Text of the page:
July 2008 - Posts
In a step in the right direction, the USACA Secretary issued a "what's happening" memo, which he hoped would promote greater communication between the national cricket body and its constituents.
"I have opted to use this method of keeping you up-to-date on what's
happening at the administrative levels in your national organization.
As part of the volunteerism of USACA, it is important that members be
kept up-to-date on what the organization is doing, planning on doing,
and if any, what obstacles are standing in its way," John Aaron wrote
in the memo, a copy of which was obtained by DreamCricket.com from one
of the recipients.
He asked the recipients to share the what's happening
memo with all interested members through the normal communication
channels used in their regions. Mr. Aaron said he was not entrusted
with the management of the USACA website.
The memo confirmed that the Second Vice President Manaf Mohamed was
named the Director of Cricket Operations by the USACA Board, when it
met on April 26, 2008.
A CEO Recruiting Committee was appointed by the board, with
Gladstone Dainty as Chairman and September 1, 2008 was established as
the deadline for the appointment of USACA's CEO. Similarly, the board
also created an Operations Committee with a view to examine proposals
and other financial approaches to USACA. President Gladstone Dainty
will preside over this committee as well. The two committees have not
yet met, the memo informed.
As was reported on this website last week, John Thickett, the
Treasurer, has posted all prior year USACA tax filings to the USACA
website and has provided all board members with a monthly financial
report (April, May and June 2008).
However, the organization's Treasurer has not yet been able to
gain control over the organization's bank account. This, the memo
stated, has restricted the Treasurer's ability to carry out certain
functions as required by the USACA constitution.
With respect to the minutes of the April 26 board meeting, the memo
said that the minutes were prepared and approved by a majority of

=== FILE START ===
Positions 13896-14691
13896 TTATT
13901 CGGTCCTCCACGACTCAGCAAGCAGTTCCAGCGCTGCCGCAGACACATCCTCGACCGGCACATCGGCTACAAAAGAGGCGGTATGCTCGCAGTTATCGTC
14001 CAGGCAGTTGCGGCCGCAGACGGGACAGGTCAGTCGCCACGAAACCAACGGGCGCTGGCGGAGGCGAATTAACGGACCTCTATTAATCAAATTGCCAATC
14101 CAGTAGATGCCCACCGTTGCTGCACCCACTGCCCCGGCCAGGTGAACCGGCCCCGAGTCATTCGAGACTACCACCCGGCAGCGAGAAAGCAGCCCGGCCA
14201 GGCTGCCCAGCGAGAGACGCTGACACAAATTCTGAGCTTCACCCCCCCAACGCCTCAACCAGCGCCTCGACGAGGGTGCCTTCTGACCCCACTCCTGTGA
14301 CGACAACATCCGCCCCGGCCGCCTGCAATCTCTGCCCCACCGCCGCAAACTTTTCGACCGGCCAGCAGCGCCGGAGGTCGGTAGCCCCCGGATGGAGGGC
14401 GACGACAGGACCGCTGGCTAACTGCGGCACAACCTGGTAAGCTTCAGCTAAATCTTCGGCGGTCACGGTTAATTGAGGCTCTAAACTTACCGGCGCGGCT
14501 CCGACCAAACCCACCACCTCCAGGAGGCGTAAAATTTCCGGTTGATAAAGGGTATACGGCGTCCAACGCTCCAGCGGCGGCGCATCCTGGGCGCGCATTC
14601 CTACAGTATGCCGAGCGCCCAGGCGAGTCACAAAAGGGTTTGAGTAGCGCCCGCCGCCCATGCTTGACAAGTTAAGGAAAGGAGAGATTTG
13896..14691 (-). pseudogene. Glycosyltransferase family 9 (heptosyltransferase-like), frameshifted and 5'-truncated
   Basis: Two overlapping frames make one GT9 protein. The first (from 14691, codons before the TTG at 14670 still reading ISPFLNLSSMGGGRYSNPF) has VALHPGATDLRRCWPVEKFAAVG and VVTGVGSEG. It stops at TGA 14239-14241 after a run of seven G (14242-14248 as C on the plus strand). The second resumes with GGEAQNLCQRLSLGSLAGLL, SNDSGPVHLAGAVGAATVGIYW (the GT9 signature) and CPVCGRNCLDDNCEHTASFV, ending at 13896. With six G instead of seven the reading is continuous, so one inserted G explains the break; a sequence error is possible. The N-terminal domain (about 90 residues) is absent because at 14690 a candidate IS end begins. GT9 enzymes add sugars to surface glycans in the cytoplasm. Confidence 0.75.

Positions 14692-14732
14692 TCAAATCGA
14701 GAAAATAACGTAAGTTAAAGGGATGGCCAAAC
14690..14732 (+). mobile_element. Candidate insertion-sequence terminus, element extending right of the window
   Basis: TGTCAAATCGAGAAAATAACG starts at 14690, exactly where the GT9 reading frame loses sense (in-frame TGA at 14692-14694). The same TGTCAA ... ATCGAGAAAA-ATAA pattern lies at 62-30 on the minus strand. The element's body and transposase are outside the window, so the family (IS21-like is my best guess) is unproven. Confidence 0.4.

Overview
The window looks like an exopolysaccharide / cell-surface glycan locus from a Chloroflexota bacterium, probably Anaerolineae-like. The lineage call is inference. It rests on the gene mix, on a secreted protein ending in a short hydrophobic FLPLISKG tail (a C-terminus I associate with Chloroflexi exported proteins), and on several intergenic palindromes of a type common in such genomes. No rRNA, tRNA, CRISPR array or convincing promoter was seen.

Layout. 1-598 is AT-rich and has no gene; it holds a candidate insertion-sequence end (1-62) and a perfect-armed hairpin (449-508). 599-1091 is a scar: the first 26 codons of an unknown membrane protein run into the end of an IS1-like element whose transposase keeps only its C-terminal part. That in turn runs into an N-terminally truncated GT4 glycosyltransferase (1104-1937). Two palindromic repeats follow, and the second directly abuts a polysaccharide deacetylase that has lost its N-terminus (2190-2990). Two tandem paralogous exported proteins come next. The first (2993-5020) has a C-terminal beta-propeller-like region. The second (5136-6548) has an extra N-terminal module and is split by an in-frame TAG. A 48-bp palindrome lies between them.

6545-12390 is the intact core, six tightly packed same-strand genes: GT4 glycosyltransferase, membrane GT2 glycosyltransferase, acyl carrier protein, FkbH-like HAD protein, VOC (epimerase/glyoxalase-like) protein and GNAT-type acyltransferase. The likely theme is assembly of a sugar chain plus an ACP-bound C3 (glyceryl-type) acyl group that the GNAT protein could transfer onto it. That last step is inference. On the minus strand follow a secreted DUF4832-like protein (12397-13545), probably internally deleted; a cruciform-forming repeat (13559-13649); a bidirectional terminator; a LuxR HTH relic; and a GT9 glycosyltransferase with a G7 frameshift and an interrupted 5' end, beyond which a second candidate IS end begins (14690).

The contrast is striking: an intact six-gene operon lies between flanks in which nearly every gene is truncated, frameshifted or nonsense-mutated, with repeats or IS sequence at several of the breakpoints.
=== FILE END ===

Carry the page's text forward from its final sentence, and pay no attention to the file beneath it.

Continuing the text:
Directors and will be posted when the President authorizes the
webmaster to do so.
A second meeting of the USACA board scheduled for July 12th,
2008 in New York, was cancelled on the evening prior to the meeting,
with the President citing a lack of quorum. The memo also informed that
the next meeting is planned for Saturday, August 9, 2008 in Chicago,
The ICC Conference
President Gladstone Dainty and John Aaron, USACA Secretary,
attended the ICC Annual Conference in Dubai earlier this month, as the
representatives of USACA. USACA's presence at the conference helped to
"establish a level of confidence with those ICC officials with whom we
had discussions, as well as our peers from other member countries," Mr.
Aaron wrote in the memo.
"It is my opinion that our organization came away from the
conference with the firm understanding that the ICC, primarily through
its Americas Regional Development
Office in Canada and the West Indies Cricket Board, would lend USACA
whatever assistance is needed to further develop, promote and encourage
the sport in the USA. The WICB's President Dr. Julian Hunte has pledged
his commitment to helping USACA raise the standard of its national team
through bi-lateral tournaments, coaching and organizational support for
event planning and execution. The ICC's Global Development Manager Mr.
Matthew Kennedy said that the resources
of the Regional Development Office were at USACA's ready disposal."
Grants and Fundraising
On the subject of further grants from ICC, the memo noted that